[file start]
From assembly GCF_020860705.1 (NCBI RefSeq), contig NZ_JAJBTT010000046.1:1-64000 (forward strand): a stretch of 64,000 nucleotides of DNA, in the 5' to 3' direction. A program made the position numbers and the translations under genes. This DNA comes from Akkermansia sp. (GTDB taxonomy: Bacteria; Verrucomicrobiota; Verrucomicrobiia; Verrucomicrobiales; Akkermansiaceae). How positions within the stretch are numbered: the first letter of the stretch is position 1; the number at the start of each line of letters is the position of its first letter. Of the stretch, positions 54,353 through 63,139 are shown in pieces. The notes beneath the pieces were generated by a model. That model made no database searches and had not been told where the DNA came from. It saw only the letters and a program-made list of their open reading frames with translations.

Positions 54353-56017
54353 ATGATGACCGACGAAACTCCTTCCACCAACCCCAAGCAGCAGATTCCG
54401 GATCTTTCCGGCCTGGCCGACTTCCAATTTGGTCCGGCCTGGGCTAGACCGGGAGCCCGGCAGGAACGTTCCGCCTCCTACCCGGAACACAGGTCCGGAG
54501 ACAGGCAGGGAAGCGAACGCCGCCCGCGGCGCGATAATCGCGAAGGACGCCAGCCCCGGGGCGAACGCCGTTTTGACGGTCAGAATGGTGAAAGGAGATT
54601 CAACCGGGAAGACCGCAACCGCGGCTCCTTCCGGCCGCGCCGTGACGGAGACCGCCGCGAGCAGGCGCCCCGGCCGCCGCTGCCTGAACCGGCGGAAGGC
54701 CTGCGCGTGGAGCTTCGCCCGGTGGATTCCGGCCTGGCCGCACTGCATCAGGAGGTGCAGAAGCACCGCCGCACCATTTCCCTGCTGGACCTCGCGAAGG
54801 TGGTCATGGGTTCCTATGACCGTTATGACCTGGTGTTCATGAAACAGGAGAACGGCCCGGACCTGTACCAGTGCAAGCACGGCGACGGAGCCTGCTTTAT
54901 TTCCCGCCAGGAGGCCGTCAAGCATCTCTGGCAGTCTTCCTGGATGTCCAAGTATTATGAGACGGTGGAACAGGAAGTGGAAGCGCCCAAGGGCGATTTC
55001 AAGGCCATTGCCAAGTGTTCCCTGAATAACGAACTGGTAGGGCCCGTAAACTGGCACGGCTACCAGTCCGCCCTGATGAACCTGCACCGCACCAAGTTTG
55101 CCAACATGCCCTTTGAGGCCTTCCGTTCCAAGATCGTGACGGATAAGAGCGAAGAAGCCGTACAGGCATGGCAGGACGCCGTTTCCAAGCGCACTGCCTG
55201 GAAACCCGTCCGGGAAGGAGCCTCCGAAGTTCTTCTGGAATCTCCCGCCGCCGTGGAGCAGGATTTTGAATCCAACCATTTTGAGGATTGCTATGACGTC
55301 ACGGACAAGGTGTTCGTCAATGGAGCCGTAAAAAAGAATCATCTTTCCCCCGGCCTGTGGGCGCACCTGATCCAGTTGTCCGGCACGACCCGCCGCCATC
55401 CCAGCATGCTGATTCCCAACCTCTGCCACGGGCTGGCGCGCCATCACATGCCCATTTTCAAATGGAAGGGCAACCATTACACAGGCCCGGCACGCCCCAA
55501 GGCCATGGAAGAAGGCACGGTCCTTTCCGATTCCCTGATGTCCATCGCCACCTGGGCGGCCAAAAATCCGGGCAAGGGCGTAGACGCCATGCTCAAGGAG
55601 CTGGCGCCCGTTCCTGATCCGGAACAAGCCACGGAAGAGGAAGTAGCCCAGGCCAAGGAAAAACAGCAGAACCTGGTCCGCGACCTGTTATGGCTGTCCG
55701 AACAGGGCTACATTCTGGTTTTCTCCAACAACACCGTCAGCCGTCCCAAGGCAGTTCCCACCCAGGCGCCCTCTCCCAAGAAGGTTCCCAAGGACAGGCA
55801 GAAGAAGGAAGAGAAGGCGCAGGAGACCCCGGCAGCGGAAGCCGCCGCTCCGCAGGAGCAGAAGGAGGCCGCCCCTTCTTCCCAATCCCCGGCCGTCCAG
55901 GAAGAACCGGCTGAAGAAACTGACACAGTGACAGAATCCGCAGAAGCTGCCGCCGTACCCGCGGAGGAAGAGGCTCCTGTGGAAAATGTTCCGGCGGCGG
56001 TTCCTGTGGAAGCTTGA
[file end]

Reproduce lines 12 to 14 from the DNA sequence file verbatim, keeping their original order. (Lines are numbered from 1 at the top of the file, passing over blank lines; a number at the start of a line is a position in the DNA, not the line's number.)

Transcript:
55201 GAAACCCGTCCGGGAAGGAGCCTCCGAAGTTCTTCTGGAATCTCCCGCCGCCGTGGAGCAGGATTTTGAATCCAACCATTTTGAGGATTGCTATGACGTC
55301 ACGGACAAGGTGTTCGTCAATGGAGCCGTAAAAAAGAATCATCTTTCCCCCGGCCTGTGGGCGCACCTGATCCAGTTGTCCGGCACGACCCGCCGCCATC
55401 CCAGCATGCTGATTCCCAACCTCTGCCACGGGCTGGCGCGCCATCACATGCCCATTTTCAAATGGAAGGGCAACCATTACACAGGCCCGGCACGCCCCAA